State government has a history of offering early retirement incentives to get out of its fiscal messes, but that’s not a lock to happen in 2011 if Gov.-elect Dan Malloy’s comments Tuesday were any indication.

Asked about recent comments from state legislators that more retirement incentives could be on tap after he takes office in January, Malloy, while cautious not to rule anything out, made it clear they aren’t his preference.

“I wouldn’t hold my breath on that one,” he said.

The governor-elect was critical during the past fall’s campaign of the fiscal gimmicks employed both by Gov. M. Jodi Rell and the last legislature to balance state finances without tax hikes or spending cuts.

Malloy stands to inherit a $3.67 billion shortfall built into the next state budget, a gap equal to nearly one-fifth of all current spending.

Though popular among workers, these incentive programs have been criticized by economists, some union leaders and others for providing illusory savings, offering a short-term reduction in salary costs that eventually is offset by larger, long-term losses suffered by a pension savings account robbed of investment earnings.

State government has offered five retirement incentive programs in the past two decades, providing them in 1989, 1992, 1997, 2003 and 2009.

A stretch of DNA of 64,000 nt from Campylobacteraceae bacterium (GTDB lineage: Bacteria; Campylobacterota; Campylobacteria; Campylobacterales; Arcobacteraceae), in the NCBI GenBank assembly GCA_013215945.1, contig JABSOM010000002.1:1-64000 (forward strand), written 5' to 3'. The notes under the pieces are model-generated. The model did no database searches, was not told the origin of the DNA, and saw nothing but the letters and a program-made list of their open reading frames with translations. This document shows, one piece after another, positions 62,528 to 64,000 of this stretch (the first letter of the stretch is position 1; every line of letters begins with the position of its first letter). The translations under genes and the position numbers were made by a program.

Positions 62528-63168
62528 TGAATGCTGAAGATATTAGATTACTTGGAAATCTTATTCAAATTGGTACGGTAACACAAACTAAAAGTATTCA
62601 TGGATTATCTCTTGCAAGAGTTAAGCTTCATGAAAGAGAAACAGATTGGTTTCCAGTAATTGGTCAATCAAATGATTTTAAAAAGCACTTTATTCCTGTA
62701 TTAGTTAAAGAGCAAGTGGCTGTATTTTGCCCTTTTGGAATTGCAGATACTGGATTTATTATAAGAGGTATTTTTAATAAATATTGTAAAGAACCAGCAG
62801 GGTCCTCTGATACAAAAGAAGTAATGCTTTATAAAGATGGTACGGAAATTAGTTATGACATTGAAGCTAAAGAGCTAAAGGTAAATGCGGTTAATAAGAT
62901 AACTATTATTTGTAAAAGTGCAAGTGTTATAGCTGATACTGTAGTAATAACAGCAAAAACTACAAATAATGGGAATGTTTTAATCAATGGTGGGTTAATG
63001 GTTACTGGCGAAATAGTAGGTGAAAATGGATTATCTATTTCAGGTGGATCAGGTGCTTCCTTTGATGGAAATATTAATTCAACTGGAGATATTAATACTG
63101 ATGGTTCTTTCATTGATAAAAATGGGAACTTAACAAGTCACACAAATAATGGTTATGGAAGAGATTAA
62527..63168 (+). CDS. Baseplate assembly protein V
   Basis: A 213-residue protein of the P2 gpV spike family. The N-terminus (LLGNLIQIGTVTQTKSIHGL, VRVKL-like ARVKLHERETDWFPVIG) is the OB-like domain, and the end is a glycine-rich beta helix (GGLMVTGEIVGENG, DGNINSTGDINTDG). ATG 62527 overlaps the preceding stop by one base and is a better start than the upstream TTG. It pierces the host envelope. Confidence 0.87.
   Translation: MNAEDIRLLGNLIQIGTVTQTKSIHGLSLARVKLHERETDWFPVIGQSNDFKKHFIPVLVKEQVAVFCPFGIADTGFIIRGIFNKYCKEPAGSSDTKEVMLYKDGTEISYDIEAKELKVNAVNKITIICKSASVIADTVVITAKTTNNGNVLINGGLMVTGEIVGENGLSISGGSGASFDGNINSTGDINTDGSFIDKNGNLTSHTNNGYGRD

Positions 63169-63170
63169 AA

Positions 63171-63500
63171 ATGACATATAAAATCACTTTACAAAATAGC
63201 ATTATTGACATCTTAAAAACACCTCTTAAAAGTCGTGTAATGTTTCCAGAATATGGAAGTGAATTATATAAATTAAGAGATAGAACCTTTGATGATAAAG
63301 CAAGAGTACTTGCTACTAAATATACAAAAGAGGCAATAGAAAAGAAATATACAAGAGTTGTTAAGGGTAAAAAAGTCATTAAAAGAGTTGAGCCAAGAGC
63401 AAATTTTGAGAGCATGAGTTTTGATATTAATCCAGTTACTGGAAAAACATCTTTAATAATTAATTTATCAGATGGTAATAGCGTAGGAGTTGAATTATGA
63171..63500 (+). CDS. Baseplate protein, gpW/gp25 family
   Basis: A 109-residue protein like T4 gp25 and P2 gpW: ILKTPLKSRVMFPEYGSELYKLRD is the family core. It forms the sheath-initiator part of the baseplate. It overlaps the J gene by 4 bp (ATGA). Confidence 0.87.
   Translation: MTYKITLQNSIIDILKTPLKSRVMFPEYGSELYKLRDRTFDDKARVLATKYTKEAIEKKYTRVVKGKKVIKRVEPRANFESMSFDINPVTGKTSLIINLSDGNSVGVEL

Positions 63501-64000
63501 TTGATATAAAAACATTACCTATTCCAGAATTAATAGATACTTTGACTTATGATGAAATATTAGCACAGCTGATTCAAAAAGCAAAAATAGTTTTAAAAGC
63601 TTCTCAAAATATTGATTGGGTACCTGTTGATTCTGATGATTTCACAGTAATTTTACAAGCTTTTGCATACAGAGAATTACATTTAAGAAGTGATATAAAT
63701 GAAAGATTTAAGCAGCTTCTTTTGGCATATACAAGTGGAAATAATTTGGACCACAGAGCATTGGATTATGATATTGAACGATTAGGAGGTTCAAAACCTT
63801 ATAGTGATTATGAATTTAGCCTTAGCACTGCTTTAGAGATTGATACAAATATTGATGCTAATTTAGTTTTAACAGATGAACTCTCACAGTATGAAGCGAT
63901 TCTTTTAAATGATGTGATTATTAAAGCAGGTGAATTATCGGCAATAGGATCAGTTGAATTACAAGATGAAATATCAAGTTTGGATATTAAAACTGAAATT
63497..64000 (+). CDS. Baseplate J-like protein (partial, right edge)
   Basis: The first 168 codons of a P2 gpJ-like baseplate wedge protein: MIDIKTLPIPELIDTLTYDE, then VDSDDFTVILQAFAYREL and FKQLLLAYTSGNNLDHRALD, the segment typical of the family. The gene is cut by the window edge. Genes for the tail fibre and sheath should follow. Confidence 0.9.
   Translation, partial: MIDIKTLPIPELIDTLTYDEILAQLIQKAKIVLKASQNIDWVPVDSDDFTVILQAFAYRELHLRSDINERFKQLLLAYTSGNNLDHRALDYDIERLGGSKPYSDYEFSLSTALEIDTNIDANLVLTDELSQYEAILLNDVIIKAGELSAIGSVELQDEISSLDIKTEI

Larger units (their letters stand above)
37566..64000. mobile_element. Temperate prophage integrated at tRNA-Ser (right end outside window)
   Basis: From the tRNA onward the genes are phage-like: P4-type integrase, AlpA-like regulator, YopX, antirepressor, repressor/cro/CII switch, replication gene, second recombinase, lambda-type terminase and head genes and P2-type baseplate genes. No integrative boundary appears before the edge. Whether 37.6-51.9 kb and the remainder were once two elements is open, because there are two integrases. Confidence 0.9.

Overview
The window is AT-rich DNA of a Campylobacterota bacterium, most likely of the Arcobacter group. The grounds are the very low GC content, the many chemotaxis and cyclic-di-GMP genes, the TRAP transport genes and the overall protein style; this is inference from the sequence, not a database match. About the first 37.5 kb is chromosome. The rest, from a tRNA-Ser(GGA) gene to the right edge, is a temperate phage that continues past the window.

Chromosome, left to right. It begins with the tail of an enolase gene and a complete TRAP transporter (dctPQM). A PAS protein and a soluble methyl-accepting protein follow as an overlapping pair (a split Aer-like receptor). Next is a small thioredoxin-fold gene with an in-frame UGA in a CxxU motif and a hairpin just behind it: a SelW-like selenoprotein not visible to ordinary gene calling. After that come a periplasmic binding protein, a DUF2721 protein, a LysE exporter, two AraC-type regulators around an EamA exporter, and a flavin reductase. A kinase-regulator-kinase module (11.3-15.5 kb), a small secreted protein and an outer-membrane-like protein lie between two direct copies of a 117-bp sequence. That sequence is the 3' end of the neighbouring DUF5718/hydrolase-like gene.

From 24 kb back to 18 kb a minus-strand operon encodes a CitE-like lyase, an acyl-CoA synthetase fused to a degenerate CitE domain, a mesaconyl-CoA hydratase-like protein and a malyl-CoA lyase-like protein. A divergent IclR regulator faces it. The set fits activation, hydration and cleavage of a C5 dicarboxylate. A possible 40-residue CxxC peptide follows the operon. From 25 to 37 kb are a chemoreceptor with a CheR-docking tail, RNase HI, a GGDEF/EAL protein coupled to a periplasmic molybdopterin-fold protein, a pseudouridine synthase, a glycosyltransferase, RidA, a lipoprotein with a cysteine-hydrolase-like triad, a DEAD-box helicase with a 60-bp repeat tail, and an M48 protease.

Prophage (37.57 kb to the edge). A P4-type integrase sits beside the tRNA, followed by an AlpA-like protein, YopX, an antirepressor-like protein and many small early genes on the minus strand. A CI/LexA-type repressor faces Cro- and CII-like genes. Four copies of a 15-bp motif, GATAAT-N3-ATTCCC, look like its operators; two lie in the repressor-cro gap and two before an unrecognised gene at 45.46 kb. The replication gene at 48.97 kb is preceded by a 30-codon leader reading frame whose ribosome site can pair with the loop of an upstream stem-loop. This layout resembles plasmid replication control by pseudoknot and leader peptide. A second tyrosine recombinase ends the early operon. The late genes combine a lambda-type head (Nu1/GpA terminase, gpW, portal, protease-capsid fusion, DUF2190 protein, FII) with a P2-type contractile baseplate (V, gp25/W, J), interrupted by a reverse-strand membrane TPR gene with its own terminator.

The State Employees Bargaining Agent Coalition blocked Rell’s efforts in April to offer another incentive program in 2010, arguing the pension fund was too weak. The fund now holds less than 45 percent of the funds its needs to meet obligations to workers, its lowest point in more than two decades.

“We pointed out how years of hiring freezes and the loss of nearly 4,000 veteran state workers in 2009 created shortfalls in staffing for vital public safety, education, and health services,” SEBAC spokesman Matt O’Connor said, praising Malloy for staying consistent with his campaign message. “We also made clear that another (early retirement incentive program) would blow a hole in the state’s pension plan.”

The unions want to meet with Malloy to consider several proposals to improve government efficiency and stabilize retirement benefits, including offering incentives to get senior workers to delay retirement and postpone drawing pension benefits.

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